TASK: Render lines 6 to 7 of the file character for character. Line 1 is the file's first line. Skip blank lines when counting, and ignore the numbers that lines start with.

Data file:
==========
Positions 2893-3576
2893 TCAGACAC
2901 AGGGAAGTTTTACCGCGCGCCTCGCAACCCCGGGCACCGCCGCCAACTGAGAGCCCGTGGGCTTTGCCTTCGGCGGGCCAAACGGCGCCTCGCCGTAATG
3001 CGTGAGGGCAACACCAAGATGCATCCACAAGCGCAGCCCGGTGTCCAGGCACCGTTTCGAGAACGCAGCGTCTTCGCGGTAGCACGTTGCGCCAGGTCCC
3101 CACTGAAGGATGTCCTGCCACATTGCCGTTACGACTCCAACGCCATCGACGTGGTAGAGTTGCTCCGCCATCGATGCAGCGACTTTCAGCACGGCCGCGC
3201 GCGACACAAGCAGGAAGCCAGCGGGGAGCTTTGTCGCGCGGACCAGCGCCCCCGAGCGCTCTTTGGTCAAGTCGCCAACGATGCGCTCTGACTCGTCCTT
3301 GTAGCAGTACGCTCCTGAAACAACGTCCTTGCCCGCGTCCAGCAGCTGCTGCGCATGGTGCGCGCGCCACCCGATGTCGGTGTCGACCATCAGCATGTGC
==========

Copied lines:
3201 GCGACACAAGCAGGAAGCCAGCGGGGAGCTTTGTCGCGCGGACCAGCGCCCCCGAGCGCTCTTTGGTCAAGTCGCCAACGATGCGCTCTGACTCGTCCTT
3301 GTAGCAGTACGCTCCTGAAACAACGTCCTTGCCCGCGTCCAGCAGCTGCTGCGCATGGTGCGCGCGCCACCCGATGTCGGTGTCGACCATCAGCATGTGC